The House on Thursday passed the Right to Contraception Act by a final vote of 228-195. The vote was split mostly on party lines, with 220 Democrats and only eight Republicans voting in favor of the bill. It’s still unclear if the Senate will bring the bill forward for a vote.
The legislation was rushed through because of a comment made by Justice Clarence Thomas in his concurring opinion in Dobbs v. Jackson. Despite the majority opinion insisting that “Nothing in this opinion should be understood to cast doubt on precedents that do not concern abortion,” Justice Thomas wrote that the Supreme Court should “reconsider all of this Court’s substantive due process precedents, including Griswold, Lawrence and Obergefell.”
In the case of Griswold v. Connecticut (1965), the court ruled that “right to privacy” can be inferred from several amendments in the Bill of Rights, and this right prevents states from making the use of contraception by married couples illegal. Justice Thomas’ point is that the constitution does not include such a “right to privacy” and that the issue should be resolved by the legislature.
The stated purpose of the bill is, “To protect a person’s ability to access contraceptives and to engage in contraception, and to protect a health care provider’s ability to provide contraceptives, contraception, and information related to contraception.” If this was the actual effect of the bill, it would not be controversial for most Americans—including Protestant Christians, who believe that contraception is a matter of conscience and hold diverse views on the subject.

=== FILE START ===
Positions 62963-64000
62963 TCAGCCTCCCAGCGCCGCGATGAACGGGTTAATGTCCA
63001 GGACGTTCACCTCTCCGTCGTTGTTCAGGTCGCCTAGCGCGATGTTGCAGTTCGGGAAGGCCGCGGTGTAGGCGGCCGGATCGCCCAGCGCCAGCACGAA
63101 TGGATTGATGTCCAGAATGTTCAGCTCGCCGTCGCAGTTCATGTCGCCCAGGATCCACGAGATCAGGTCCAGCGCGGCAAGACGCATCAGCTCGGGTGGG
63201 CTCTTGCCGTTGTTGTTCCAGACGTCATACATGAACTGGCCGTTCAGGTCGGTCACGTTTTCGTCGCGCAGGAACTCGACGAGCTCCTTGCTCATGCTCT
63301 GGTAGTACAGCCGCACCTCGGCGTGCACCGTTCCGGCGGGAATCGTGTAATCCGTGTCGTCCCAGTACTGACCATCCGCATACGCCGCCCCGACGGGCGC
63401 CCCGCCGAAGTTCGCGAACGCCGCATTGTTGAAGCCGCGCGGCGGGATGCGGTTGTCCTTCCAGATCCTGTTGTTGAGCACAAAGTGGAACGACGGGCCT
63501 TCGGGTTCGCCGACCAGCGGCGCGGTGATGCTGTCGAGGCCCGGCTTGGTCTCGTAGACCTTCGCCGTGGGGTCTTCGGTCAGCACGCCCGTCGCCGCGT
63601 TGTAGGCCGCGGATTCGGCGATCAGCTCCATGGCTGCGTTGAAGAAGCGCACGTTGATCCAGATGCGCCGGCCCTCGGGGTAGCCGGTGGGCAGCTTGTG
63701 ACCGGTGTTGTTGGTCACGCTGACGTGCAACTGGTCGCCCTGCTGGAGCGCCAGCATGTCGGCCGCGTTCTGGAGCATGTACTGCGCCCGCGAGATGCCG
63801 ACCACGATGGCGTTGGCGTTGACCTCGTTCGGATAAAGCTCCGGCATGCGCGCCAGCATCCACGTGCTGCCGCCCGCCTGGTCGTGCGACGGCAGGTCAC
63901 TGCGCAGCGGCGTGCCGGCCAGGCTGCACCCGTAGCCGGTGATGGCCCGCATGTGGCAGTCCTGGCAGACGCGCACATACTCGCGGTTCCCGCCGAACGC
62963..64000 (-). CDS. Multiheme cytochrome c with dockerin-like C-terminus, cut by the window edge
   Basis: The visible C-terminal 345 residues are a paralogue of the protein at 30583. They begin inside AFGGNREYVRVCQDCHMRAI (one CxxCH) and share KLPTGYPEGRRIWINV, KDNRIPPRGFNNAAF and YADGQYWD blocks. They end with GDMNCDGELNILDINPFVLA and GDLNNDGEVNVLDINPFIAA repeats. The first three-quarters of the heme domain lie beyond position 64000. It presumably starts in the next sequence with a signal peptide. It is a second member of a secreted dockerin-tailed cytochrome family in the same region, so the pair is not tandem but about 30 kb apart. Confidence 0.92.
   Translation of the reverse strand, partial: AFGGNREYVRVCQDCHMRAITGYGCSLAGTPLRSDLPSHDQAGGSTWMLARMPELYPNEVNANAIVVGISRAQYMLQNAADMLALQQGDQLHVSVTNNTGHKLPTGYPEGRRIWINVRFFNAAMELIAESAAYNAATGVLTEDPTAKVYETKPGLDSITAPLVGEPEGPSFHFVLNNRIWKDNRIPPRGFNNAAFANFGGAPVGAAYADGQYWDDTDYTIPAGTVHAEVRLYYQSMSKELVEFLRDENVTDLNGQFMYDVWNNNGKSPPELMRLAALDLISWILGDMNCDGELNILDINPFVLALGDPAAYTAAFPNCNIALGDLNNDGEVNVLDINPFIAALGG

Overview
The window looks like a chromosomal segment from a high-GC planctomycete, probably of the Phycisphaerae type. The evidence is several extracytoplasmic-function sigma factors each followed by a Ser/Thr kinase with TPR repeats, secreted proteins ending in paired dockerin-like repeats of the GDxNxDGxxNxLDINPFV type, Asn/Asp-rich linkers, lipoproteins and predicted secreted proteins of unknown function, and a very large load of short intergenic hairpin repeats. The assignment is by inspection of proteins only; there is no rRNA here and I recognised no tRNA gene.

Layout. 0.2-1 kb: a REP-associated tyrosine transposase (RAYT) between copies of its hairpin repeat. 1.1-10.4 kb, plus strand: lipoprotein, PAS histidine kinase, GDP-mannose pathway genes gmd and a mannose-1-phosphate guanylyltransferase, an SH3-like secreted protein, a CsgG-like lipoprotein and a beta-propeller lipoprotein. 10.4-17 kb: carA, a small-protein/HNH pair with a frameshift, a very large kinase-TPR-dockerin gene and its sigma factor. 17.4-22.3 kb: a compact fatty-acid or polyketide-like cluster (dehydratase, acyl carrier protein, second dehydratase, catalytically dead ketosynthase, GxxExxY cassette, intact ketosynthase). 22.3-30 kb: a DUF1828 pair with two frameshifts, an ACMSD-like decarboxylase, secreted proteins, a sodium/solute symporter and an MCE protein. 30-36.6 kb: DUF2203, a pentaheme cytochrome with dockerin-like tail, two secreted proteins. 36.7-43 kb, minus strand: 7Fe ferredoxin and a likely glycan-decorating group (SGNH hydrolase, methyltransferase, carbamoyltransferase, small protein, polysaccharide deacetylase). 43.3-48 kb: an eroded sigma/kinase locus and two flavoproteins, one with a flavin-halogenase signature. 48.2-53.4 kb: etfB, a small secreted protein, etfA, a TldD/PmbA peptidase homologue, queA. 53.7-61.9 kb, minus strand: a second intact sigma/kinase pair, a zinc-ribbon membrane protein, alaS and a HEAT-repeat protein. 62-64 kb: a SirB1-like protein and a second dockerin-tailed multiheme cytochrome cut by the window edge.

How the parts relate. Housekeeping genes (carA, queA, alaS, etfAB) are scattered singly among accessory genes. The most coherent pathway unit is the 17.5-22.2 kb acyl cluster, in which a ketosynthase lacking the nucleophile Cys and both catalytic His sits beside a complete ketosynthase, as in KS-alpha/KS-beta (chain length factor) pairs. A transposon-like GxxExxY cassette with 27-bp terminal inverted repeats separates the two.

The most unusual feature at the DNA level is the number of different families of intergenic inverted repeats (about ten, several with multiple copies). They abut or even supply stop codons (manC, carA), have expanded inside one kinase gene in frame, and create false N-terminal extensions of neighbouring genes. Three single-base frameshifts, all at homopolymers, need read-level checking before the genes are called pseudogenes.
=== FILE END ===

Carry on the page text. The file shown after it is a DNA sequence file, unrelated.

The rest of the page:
However, there are two primary concerns with this legislation. The first is that the bill’s definition of “contraception” is so broad it could be used to include potential abortifacients. The second is that it imposes a substantial threat to religious liberty.
Potential mislabeling of contraceptives
The purpose of contraceptives is to prevent conception (hence the term “contra”— against conception). The scientific understanding of conception is that it occurs at fertilization. Therefore, the historical meaning of contraceptive—and the one still used by pro-lifers—is any method that prevents fertilization.
However, in 1972 the American College of Obstetricians and Gynecologists changed the definition of conception to mean implantation of the embryo into the wall of the mother’s uterus. As physician Megan Best has explained, under the new definition, any device that prevented the embryo from implanting in the uterus could be marketed as a contraceptive.
“This change of definition means there are two classes of contraceptives,” says Dr. Best, “those that work before fertilization, the classic definition, and prevent the sperm from joining with the egg; and those that cause an early abortion by acting after fertilization.”